Having built an online empire around keeping the advertising simple and unobtrusive, Google is about to enter the video advert business. The announcement follows the AOL acquisition of video search engine Truveo in January and video ad sales specialist Lightningcast last week, which will merge with Advertising.com which AOL bought for $435 million two years ago. However, while the AOL strategy appears to be a straightforward matter of selling commercials into online video programming, Google is taking a much more ‘in your face’ approach. If the information that is coming back to me through usually reliable sources is accurate, Google is going to simply insert video adverts directly onto the web page. Oh tell me it isn’t so.
OK, it’s not quite as bad as it would first sound, because those same sources tell me that only a single still frame will be presented to the user who will then have to make the decision to click a play buttons to see the actual video footage. However, it’s bad enough in my never humble opinion because it’s evidence of yet another move away from the basic principle of unobtrusive advertising that has stood Google in such good stead up until now. And further evidence that the new Google, the billion dollar megacorp Google, the ‘we’ve got shareholders to worry about now’ Google is losing the plot. At a pinch I could possibly learn to live with AdSense Video Edition on web pages, after all I could ignore them just the same as I ignore most web advertising (shock, horror – Joe User tells it like it is warning). But how long before we see video ads appearing within search results, something a lot harder to ignore? My sources tell me that this isn’t on the cards for now, but reports floating around the web are quoting Google as saying it is certainly considering doing so in the future.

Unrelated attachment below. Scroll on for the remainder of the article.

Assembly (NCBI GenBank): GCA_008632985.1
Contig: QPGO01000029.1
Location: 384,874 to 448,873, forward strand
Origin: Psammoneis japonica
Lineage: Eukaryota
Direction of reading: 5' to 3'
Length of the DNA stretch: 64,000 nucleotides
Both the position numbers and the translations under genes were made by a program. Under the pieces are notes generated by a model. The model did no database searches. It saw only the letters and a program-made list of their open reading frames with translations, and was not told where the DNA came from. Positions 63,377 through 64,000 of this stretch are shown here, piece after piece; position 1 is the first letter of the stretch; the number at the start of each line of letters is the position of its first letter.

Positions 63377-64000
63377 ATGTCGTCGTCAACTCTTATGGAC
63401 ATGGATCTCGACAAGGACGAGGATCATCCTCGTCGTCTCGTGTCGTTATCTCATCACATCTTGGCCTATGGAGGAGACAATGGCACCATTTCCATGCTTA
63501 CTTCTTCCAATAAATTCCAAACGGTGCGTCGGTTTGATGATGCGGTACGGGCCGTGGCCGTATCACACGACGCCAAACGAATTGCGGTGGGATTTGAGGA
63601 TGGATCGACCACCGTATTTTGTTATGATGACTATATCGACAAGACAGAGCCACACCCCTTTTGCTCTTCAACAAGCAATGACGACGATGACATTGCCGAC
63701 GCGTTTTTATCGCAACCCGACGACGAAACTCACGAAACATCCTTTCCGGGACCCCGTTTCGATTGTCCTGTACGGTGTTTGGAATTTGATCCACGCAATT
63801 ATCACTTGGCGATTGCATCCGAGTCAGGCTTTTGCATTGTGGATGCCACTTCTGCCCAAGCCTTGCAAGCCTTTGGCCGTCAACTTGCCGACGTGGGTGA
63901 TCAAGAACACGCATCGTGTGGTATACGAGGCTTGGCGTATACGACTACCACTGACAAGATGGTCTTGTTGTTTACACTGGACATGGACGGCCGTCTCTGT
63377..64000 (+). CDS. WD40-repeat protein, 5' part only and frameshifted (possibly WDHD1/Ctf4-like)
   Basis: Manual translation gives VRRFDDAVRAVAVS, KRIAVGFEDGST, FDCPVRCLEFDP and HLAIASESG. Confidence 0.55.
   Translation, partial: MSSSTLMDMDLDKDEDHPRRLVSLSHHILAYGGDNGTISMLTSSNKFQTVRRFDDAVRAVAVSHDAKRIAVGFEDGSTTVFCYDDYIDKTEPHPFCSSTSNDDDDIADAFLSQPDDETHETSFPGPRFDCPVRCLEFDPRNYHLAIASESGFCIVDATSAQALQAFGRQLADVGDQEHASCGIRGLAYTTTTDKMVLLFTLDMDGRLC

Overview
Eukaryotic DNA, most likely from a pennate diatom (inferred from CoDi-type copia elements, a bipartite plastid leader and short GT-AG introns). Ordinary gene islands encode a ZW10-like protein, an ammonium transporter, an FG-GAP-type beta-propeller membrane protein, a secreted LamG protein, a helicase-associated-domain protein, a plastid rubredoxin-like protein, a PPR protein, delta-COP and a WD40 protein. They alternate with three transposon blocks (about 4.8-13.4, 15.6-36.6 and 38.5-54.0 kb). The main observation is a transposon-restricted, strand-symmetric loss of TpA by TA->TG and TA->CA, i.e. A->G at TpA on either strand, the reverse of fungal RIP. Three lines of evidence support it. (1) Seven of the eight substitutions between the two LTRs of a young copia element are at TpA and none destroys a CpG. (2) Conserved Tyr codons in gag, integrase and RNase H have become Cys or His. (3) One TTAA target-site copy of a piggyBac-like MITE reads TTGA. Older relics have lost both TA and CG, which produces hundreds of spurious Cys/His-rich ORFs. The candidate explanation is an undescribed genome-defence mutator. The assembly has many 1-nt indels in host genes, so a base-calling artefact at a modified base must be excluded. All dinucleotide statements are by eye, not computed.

Of course, the big question should really be whether this will actually work or not? How many times would you be tempted to actually click to play a video advert, consciously make the decision to waster a couple of minutes of your time like this? I am guessing the question is meeting with a wall of silence, which leads me to ask how many advertisers are going to pay premium prices for such ad placement if it just doesn’t work? Using the same auction based system as currently operates; advertisers would be expected to bid for views. Google appears to be betting that television advertising models can transfer to the web in the same that television style broadcasting models can. I’m not convinced that the auction model is the way that this market wants to buy advertising. It requires a sea change in the business of video advertising, and that’s a huge outsider to succeed. Google is probably also betting that most of us won’t notice that this is yet one more nail in the coffin of the old business, the search focussed Google, the Google that gave a damn.
The truth is that Google is now nothing more, nothing less, than a multi-national advertising agency. And that’s a crying shame…